I would say (especially in light of some of the ways to mitigate against rule by those with too much time and ego) that we seriously evaluate what skills on the ops team make it impossible to fill by sortition, and move any functions that can be to the randomly selected ruling group, to reduce problems of power accruing to the 'permanent' paid staff and to make it more possible for the sortition-selected, decision-making, resource-controlling body to be paid.An another note entirely, is it possible to write the rule without using the "oligarchy" terminology? 😂
Seconding the request to find a more friendly alternative to "oligarchy". 🙀 Could just be a "members committee". Some other ideas for the folks that enjoy spitballing such things: Members' Brain Trust, Members' Ministry (this one is real sexy), Will of the Members, Heart of the Members.
Thanks, all! @mlncn @anaulin yeah my use of "oligarchy" is pretty tongue in cheek:) The CR bit is really just a starting point for discussion, not any sort of final proposed language.
And @mlncn I think it's interesting to ask whether the Ops Team could be handled by sortition. I suspect that the necessary learning curve would make it hard, and that some bureaucratization is needed. I was thinking earlier whether it would be possible to simplify our processes in such a way that more people could participate and less expertise were needed. For instance, using a tool like Cloudron to deploy Mastodon and other tools would put it within the skill set of someone like me (I run a Cloudron instance for my lab), whereas I don't think I could handle much of the technical work as it is done now.
But I like the idea of helping more members become better acquainted with the processes and technical work of the co-op.
Would anyone else like to make a counter-proposal (on CommunityRule or elsewhere) for #SCRVI to consider?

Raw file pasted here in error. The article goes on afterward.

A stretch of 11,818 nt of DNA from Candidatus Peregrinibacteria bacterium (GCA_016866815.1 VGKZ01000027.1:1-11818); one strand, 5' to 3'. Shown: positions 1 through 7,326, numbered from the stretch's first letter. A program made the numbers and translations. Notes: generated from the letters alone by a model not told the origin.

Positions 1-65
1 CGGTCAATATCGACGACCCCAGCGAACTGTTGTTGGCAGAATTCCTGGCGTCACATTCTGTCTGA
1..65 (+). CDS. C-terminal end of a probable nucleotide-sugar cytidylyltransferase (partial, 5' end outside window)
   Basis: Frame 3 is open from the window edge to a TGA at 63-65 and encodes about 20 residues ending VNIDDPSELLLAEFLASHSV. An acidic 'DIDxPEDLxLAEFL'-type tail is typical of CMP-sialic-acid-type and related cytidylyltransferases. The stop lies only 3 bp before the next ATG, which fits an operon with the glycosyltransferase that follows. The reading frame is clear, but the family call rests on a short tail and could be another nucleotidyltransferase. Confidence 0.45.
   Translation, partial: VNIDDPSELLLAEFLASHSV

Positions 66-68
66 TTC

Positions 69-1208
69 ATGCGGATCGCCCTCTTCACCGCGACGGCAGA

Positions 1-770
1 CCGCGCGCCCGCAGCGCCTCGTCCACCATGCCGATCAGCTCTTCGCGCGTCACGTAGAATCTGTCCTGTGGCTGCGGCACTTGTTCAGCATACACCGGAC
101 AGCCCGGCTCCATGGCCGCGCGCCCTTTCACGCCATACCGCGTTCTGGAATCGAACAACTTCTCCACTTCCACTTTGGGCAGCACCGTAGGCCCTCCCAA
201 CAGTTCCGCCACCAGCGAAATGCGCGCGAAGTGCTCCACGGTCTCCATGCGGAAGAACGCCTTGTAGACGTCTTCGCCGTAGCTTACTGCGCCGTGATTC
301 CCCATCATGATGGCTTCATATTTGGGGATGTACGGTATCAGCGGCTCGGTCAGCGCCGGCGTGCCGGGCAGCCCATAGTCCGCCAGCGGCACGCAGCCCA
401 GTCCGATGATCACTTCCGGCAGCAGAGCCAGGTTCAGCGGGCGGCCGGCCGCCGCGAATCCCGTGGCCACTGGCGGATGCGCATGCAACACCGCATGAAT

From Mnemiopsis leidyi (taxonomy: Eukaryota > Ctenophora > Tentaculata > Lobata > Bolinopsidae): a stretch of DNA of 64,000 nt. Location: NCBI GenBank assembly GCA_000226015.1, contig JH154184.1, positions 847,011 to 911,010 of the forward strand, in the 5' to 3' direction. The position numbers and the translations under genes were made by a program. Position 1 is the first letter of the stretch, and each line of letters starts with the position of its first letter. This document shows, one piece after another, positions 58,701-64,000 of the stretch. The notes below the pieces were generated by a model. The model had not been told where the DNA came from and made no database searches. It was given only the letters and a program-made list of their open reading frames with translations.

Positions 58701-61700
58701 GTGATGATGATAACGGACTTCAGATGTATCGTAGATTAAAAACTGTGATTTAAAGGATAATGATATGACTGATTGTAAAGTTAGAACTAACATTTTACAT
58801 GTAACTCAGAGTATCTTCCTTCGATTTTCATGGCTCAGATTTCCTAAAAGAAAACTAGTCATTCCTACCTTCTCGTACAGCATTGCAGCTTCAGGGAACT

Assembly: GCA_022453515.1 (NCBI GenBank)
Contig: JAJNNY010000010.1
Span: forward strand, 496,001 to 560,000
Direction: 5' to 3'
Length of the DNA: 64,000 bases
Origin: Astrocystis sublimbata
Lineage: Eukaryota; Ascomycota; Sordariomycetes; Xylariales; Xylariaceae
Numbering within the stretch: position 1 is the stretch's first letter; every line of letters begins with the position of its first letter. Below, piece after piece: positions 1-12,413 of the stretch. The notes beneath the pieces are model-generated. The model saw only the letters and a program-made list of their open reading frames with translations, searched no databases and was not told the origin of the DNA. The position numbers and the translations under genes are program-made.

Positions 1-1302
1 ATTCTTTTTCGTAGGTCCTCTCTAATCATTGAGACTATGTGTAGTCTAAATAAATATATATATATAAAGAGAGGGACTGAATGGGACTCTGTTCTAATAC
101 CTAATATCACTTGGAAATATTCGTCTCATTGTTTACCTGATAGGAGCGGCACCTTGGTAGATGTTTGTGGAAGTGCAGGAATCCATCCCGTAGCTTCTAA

Sounds like there is no counterproposal forthcoming. Do we want to try out rotating sortition? If so, how do we move the experiment forward?
@Ana Ulin · @email@example.com Mm, I'm not sure we have a critical mass to try proposing something as such. But I'd love for us to keep proposing ideas for how to move the community forward. What is moving you?
An alternative take on this could use sortition to create a periodic auditing council, as described in this example about the Scott-Bader Commonwealth from Workplace Democratization by Paul Bernstein:"Full-time managers are further supervised by the total Commonwealth through a unique organizational mechanism invoked annually at the general meeting. Twelve members are selected by lot, as a kind of jury, to approve or state reservations on the board of directors' conduct of company business over the preceding year.If this panel of representatives should decide that the board's performance has not been satisfactory, the board is given three months maximum to take appropriate remedial action. Then it must report back to the Commonwealth, which resumes its general meeting for this purpose. Another twelve persons are then selected by lot as representatives of the whole Commonwealth and are asked to render their judgment. If this panel approves, then business may proceed. If not, then the task falls on the trustees to decide which directors may need to be replaced.This unique method, rather than direct election of all directors (only two of the seven are directly elected), has been found by the Commonwealth to provide the best check on management's performance. It leaves management free of the pressures of a personality contest, which direct election of leaders can too often become, (e.g. in some plywood co-ops), yet heeps the management accountable to the public opinion."
Thanks for sharing this! I can imagine a simplified version of this working for us.